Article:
Newscasts

PNS Daily Newscast - March 22, 2019 


President Trump rattles the Middle East, saying the U.S. will recognize Israel’s authority over the Golan Heights. Also on our Friday rundown: A judge blocks laws limiting the power of the new Wisconsin governor. Plus, momentum builds across party lines to abolish the death penalty.

Daily Newscasts

Teacher Strikes Boost Ed Funding in WV, Other States

West Virginia Gov. Jim Justice told striking teachers Tuesday that he wants a pay-raise bill that does not include any more than a pilot program for charter schools. (Dan Heyman)
West Virginia Gov. Jim Justice told striking teachers Tuesday that he wants a pay-raise bill that does not include any more than a pilot program for charter schools. (Dan Heyman)
February 21, 2019

CHARLESTON, W. Va. – The wave of school strikes that started in West Virginia a year ago seems to be moving more funding into public education, nationally.

According to a report by the American Federation of Teachers, average K-12 funding stalled or fell between 2008 and last year.

Economist Sylvia Allegretto has studied the issue as co-chair of the Center on Wage and Employment Dynamics at the University of California-Berkeley.

She said average pay for teachers actually dropped slightly in that time, and now is nearly 20 percent below what similar college graduates make. She noted the states that followed West Virginia in having statewide strikes last year had some of the widest pay differentials.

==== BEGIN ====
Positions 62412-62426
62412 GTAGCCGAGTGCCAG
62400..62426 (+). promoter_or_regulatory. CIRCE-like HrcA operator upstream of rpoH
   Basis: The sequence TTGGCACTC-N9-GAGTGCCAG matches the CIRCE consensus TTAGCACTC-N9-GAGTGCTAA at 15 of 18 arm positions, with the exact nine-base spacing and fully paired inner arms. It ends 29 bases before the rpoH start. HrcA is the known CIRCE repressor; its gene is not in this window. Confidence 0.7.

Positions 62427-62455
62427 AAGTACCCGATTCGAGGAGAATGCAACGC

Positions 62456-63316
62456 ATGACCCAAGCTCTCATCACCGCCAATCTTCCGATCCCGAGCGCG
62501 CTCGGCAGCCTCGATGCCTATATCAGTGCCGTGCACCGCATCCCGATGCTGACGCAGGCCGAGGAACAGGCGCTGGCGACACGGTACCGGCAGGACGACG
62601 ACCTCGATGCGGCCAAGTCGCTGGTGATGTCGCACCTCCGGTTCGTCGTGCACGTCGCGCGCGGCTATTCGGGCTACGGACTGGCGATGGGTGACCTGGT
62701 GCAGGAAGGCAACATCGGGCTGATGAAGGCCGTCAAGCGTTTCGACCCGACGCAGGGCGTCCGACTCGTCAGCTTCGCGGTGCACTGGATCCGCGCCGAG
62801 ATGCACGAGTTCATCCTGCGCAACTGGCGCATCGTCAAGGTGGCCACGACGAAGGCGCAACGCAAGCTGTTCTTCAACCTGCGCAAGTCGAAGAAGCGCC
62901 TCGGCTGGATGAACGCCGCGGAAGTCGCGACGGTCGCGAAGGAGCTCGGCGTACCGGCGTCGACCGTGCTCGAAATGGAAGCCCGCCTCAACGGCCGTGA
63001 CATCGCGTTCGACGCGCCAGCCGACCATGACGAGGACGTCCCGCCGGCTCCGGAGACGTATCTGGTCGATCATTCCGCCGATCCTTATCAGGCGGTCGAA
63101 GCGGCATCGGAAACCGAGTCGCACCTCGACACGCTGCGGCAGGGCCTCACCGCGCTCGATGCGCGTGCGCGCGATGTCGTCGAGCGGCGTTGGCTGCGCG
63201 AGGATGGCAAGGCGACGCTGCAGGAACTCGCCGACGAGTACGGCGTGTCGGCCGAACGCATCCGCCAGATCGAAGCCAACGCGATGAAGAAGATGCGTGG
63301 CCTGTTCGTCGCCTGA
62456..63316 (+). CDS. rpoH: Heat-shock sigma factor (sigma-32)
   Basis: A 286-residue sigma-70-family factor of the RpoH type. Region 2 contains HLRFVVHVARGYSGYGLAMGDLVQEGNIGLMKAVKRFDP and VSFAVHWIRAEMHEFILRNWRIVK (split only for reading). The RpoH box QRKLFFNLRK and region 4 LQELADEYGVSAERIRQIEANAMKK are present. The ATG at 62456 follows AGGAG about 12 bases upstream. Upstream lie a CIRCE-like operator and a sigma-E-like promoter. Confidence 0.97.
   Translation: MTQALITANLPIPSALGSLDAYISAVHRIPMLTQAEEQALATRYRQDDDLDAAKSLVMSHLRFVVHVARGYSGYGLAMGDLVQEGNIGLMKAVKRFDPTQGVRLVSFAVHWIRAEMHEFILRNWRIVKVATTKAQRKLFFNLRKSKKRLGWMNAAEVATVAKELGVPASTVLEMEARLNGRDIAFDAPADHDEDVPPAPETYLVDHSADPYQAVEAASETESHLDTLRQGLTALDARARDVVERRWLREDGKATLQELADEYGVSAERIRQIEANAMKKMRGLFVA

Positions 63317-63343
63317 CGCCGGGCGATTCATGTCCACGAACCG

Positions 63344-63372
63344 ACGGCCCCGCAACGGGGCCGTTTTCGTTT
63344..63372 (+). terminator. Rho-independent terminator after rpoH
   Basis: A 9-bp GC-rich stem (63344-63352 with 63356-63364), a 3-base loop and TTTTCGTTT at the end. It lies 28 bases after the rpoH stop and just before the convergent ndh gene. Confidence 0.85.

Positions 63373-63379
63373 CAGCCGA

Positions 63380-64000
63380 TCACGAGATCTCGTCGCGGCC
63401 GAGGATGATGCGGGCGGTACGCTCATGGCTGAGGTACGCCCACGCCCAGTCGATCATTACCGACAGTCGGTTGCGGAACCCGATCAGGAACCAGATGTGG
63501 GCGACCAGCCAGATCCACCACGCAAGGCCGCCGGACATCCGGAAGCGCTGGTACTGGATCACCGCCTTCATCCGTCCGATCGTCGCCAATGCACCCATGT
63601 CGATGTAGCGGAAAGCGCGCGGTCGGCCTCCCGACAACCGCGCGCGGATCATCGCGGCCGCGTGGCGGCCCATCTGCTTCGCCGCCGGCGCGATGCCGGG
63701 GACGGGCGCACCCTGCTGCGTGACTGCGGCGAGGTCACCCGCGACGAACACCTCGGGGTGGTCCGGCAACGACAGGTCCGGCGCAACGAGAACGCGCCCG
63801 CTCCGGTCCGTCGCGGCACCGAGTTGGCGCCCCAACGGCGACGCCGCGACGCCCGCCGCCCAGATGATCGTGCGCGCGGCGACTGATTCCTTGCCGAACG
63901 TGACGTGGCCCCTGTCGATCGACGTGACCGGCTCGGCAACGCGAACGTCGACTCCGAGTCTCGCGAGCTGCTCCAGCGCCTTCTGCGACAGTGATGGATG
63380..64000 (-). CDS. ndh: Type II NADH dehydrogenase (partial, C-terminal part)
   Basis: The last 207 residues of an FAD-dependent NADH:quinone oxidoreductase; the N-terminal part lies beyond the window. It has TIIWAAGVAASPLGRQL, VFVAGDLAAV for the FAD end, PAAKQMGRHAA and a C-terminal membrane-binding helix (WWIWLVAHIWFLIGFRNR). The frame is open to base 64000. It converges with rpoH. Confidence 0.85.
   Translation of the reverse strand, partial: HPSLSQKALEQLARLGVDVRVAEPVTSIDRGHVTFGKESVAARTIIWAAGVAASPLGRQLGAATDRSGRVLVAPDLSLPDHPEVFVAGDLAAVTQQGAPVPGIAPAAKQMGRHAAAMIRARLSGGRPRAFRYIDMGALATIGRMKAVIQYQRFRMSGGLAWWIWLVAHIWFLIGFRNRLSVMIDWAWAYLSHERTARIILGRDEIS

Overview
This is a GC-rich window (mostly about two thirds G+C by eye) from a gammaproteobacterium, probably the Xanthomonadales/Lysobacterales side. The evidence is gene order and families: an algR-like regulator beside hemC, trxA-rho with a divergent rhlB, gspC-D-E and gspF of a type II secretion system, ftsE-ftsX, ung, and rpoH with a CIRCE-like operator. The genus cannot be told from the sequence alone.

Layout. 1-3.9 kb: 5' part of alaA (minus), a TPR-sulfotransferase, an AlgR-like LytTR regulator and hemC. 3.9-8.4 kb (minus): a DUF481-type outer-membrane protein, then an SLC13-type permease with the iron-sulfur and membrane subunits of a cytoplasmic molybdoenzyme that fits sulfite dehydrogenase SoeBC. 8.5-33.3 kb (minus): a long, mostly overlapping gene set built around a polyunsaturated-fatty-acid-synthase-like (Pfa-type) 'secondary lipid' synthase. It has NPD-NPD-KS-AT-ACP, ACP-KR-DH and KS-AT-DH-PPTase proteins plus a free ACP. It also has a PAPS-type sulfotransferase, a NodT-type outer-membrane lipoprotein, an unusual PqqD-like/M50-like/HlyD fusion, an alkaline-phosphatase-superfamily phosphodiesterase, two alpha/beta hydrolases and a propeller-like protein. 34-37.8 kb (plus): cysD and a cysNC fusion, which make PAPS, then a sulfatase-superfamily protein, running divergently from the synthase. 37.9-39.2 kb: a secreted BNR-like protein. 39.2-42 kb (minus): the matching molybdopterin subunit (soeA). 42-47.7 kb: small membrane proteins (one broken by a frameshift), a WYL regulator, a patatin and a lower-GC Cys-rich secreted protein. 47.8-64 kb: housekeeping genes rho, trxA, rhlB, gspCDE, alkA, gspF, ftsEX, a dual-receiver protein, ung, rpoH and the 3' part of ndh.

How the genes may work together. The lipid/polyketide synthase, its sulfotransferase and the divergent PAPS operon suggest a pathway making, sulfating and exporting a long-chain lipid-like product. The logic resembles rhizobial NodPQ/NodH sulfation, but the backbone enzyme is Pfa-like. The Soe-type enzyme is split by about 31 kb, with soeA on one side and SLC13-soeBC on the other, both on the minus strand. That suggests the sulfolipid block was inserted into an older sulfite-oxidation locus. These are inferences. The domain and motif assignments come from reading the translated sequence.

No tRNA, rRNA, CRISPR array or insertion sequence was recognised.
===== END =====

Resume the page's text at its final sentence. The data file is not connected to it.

"They have some of the worst pay gaps in the country," Allegretto said. "For instance, Arizona, North Carolina, Oklahoma, Colorado – all states that 'walked out' – have teacher pay gaps that are over 30 percent."

School employees across seven states and in Los Angeles walked off the job last year. Five of those strikes resulted in large increases in pay and public-school funding. Issues in two are still unsettled.

The AFT said employees in more than a dozen other, individual school districts have walked out, and that many of those cases also led to more money for schools. But the trend toward increases in public-education funding seems to be driven in part by improving state and local budgets.

Gov. Jim Justice confirmed that West Virginia is making school employees' pay and health insurance a bigger priority now that state revenue is finally rising after years of red ink.

"I think people should look at education as an economic driver, and we should genuinely invest in education," the governor said. "At the end of the day, nationally, we've slipped and slipped and slipped."

A two-day strike this week by West Virginia teachers and school employees looks likely to ensure that little of the state's additional education funding this year will go to private programs like charter schools.

Allegretto said that's also part of the national pattern for these labor actions, which tend to focus on a lot more than pay.

She listed a few examples: "Crumbling buildings, outdated books, class sizes that are too large, inadequate staffing and wraparound services. It's not just teacher pay. And one of the largest issues is the idea of publicly-funded charter schools."

Dan Heyman, Public News Service - WV